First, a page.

Along with Daneshvar and Goli Taraghi, Parsipur is one of the three Iranian women who published a novel before the revolution. She has also won numerous prizes, including the Lillian Hellman/Dashiell Hammett Award, the Italian literary award Premio Feronia-Citta di Fiano Prize, and the Persian Heritage Foundation’s Latifeh Yarshater Award for lifetime achievement.
Translated by Havva Houshmand and Kamran Talattof, Tuba va ma’na-yi shab (“Touba and the Meaning of Night”) (1989) follows a spiritual journey of the heroine, Touba, as well as her daily struggles in a patriarchal society from when she is a young girl until her death. Parsipur creates extraordinary characters. The different women in her novels are complex and alive. They may be ordinary and petty or wise and radical. They go beyond the Western or Iranian cultural and gender stereotypes. Touba is also a panoramic history of Iranian women in the twentieth century and of the changes in Iran from the final days of Qajar dynasty and the Constitutional Revolution to the Islamic Revolution. Many issues—such as religion, marriage, family, class, politics, philosophy, sexuality, tradition, and modernity—are dealt with in the book.
Influenced by authors like Gabriel Garcia Marquez, Parsipur weaves together magic realism and modern innovations in the novel with classical myths and Middle Eastern storytelling that harks back to 1001 Nights. She incorporates diverse works such as the Attar’s classical Persian text The Conference of the Birds and Hedayat’s experimental work The Blind Owl. Her writing brings together the real and magical, polemical and lyrical, rational and mystical, public and private, historical and mythical, traditional and modern, east and west. With their multiple, sometimes even contradictory, perspectives, the novel becomes a prism of Iranian society, echoing the lives of its citizens. As Houra Yavari writes in the afterward, “[Touba’s] story is a spiritual quest. But at the same time, like the tree, [she] has deep roots in the soil of her native land, and her story is also the story of Iran in a turbulent century of change” (340).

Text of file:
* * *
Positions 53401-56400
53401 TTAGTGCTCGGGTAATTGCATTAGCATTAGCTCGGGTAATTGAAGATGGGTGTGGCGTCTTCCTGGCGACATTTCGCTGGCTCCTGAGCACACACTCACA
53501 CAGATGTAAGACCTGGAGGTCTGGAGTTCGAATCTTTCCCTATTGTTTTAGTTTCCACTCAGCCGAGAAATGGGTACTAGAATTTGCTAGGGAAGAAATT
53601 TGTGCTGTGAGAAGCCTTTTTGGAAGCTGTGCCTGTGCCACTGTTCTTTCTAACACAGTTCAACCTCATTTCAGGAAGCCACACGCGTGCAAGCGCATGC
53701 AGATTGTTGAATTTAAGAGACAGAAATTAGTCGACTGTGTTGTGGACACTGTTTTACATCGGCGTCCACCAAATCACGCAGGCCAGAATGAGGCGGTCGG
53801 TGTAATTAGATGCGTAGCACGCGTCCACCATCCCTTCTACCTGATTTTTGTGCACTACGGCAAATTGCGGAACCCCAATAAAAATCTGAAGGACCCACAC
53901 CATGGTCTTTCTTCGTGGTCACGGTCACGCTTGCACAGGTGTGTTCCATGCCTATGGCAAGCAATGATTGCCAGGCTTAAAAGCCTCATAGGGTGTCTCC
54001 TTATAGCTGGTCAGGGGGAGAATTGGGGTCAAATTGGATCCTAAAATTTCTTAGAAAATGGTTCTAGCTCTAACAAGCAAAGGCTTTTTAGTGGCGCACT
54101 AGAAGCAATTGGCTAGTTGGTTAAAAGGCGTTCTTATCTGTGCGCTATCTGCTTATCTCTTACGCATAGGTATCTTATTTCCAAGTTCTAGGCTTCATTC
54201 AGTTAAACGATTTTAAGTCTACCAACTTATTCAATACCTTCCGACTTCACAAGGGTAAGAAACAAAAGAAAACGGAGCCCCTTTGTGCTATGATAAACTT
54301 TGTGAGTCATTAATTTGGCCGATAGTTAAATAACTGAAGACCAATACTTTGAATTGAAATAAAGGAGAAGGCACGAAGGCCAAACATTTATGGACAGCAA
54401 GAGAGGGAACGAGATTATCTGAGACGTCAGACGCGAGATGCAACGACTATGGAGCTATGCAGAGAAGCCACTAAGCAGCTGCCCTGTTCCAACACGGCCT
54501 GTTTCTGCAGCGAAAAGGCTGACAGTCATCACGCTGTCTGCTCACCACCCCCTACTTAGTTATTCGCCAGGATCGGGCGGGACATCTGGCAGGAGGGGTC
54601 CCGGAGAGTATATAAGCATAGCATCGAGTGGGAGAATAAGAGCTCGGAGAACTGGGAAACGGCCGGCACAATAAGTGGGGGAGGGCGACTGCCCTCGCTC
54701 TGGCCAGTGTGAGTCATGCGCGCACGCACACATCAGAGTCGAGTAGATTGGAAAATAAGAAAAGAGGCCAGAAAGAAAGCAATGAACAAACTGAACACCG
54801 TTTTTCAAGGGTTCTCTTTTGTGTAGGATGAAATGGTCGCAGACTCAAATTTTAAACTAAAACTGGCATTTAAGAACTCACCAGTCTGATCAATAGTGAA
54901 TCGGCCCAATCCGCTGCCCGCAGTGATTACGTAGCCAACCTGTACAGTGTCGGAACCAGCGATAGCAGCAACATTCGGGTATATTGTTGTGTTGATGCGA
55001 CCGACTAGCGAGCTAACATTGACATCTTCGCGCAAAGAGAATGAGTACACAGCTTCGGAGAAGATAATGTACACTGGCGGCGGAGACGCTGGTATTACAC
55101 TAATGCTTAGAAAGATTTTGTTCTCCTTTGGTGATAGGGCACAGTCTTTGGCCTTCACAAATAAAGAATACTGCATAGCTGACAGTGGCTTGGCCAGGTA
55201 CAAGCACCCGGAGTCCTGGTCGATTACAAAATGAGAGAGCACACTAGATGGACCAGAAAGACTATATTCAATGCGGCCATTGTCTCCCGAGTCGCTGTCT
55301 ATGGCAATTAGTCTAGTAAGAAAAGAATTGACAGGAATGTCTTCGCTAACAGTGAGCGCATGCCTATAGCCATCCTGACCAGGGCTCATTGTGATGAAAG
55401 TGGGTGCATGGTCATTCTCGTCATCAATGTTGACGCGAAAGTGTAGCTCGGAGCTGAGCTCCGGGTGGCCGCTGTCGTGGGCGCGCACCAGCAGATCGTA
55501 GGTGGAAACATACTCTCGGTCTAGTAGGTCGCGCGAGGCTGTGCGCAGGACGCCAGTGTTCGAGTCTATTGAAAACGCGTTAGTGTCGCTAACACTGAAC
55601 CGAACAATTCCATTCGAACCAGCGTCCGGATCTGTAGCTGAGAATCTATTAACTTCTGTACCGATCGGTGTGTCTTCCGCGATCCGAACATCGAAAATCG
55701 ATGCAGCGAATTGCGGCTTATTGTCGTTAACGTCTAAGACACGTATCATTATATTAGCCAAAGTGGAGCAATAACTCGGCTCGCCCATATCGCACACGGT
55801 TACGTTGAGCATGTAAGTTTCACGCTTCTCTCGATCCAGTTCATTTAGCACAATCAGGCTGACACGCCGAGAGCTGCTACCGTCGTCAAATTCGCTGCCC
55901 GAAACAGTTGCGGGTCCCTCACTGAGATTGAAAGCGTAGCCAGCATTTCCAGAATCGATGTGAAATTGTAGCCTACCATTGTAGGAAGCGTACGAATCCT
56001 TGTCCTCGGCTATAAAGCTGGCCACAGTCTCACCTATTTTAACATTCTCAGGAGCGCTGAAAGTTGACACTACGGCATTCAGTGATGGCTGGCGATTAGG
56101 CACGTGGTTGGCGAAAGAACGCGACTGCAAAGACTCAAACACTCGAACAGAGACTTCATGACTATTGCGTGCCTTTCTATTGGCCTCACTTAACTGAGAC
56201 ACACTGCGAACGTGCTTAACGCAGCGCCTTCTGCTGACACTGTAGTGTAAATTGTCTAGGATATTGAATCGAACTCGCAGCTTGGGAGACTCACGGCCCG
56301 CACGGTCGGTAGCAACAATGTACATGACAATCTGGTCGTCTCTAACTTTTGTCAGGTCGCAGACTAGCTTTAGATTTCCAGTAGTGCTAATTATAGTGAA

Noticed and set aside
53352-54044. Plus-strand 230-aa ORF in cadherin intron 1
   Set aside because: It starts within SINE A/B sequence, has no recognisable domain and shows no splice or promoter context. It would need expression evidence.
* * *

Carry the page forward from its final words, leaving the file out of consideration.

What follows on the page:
Parispur’s best-selling novella Women Without Men, also published in 1989, was translated twice—by Kamran Talatoff, originally for Syracuse University Press (2004), and by Faridoun Farrokh for The Feminist Press at CUNY (2012). It was made into a movie in 2009 by Shirin Neshat, the renowned Iranian-American artist. Sara Khalili has also translated an extended selection of Parispur’s prison memoir as Kissing Sword (2013).
Dowlatabadi is possibly the most respected Iranian novelist living in Iran. He is the author of many books, including the magnum opus Kelidar (1978-1983), a ten-book saga of a nomadic Kurdish family. He has also won numerous prizes, including France’s Chevalier of the Legion of Honor and prestigious Golshiri Lifetime Achievement Award. His novel The Colonel, which took twenty-five years for him to consider finished, has not been published in Persian or in Iran. But translations of the work are available in numerous language, starting with German in 2009. The novel has won praise and such awards as the Jan Michalski Prize for Literature. It was longlisted for the Man Asian Literary Prize. An English translation of The Colonel by Tom Patterdale was published in 2011. Among his other major works translated into English are Missing Soluch, translated by Kamran Rastegar, and Thirst: A novel of the Iran-Iraq War, translated by Martin E. Weir. Missing Soluch was conceived while he was in prison during the Shah’s regime and written in seventy days after his released.
Dowlatabadi is known for long social realist novels about the devastating decline and transformation of rural life, such as Kelidar and Missing Soluch, but The Colonel is a chamber drama. The book is set in the town of Rasht in the north of Iran at the end of the Iran-Iraq War. The protagonist colonel, who has been stripped of his rank because of murdering his adulterous wife, must confront the consequences of the different paths his children have taken. The colonel’s thoughts cover a period starting with the first modern reform movement by Iranian Chancellor Amir Kabir (1848-1851) and ending with the Islamic Revolution. The result is a hallucinatory recollection of the country’s long history of progresses and setbacks, dreams and repressions, and hopes and disillusionments, during the many movements of reform and revolution. Past and present are molded in a nightmare of eternal return. Like Dowlatabdi’s other powerful works, the writing is unsentimental, dark, and despairing. In The Literary Review (Spring 2012), Matt McGregor wrote, “Dowlatabadi has done something perverse, something almost unforgivable: he’s spun from this muck a beautiful, wretched novel.”